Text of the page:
Researchers have found that patients with heart disease have an increased risk of hospitalization for severe cutaneous adverse reactions to allopurinol, with factors like chronic kidney disease and high initial dosage adding to that risk.
“Physicians who prescribe allopurinol should look for these risk factors so that they may consider initiating lower-dosage allopurinol and other precautions, which may prevent this rare but serious adverse reaction,”, of Massachusetts General Hospital in Boston and coauthors wrote in the .
To further investigate known associations between heart disease and severe cutaneous adverse reactions to allopurinol – including Stevens-Johnson syndrome and toxic epidermal necrolysis – the researchers used an administrative database known as Population Data BC to conduct a cohort study of allopurinol initiators in British Columbia between 1997 and 2015. Individuals with a history of severe cutaneous adverse reactions before starting allopurinol were excluded.
Of the 130,325 allopurinol users identified, 109 were hospitalized for allopurinol-associated severe cutaneous adverse reactions within 3 months of starting the drug. One in 655 allopurinol users with heart disease were admitted to the hospital for allopurinol-associated severe cutaneous adverse reaction (risk ratio = 1.53 per 1,000; 95% confidence interval, 1.10-2.06), compared with 1 in 1,548 allopurinol users without heart disease (risk ratio = 0.65 per 1,000; 95% CI, 0.50-0.82).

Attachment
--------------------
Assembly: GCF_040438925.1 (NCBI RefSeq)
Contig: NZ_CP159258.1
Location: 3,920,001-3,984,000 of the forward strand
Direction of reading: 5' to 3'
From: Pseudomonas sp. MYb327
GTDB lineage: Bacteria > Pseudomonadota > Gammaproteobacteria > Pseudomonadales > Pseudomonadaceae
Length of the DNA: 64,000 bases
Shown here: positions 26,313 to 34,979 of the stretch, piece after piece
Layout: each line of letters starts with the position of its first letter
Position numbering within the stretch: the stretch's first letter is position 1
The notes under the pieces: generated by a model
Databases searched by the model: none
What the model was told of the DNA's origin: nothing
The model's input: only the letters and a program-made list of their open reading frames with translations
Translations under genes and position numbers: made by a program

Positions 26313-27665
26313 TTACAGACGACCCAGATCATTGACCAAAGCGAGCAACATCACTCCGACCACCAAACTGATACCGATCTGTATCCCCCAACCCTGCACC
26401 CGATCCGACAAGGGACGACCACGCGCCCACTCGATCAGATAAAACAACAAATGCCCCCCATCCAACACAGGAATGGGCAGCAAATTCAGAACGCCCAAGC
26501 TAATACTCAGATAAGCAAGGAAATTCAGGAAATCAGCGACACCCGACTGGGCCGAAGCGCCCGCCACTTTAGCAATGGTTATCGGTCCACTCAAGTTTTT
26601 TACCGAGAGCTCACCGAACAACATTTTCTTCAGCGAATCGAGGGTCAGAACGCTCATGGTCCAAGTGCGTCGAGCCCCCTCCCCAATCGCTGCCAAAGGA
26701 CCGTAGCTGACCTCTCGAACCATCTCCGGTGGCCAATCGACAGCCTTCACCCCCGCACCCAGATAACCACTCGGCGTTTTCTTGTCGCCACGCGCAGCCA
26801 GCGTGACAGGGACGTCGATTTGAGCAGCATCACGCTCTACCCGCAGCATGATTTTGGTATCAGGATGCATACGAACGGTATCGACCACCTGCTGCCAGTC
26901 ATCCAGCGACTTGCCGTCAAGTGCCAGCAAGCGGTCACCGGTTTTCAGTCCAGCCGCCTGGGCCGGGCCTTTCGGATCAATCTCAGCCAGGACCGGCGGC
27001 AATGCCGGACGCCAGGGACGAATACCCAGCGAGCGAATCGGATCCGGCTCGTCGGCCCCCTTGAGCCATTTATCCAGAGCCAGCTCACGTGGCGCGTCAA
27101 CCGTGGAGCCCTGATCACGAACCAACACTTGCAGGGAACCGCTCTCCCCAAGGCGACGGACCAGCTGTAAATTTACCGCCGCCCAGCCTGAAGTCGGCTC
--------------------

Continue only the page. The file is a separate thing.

After multivariable analysis, other significant associations with hospital admission included chronic kidney disease (relative risk, 1.88; 95% CI, 1.17-3.02) and an initial allopurinol dosage greater than 100 mg/day (RR, 2.78; 95% CI, 1.75-4.43). In addition, patients with heart disease, chronic kidney disease, and an initial dosage greater than 100 mg/day had an 11-fold higher risk of hospital admission (RR, 11.13; 95% CI, 4.66-26.58).
The authors acknowledged their study’s limitations, including potential misclassification of reactions and comorbidities that can stem from a reliance on ICD codes. However, they also noted that “any misclassification is expected to be nondifferential” and bias results toward the null accordingly.
The study was funded by the Canadian Institutes of Health Research. One author reported receiving a grant from the National Institutes of Health and research support from AstraZeneca, along with consulting fees from Takeda, Selecta Biosciences, and Horizon. No other conflicts of interest were reported.
SOURCE: Yokose C et al. CMAJ. 2019 Sep 30. doi: 10.1503/cmaj.190339.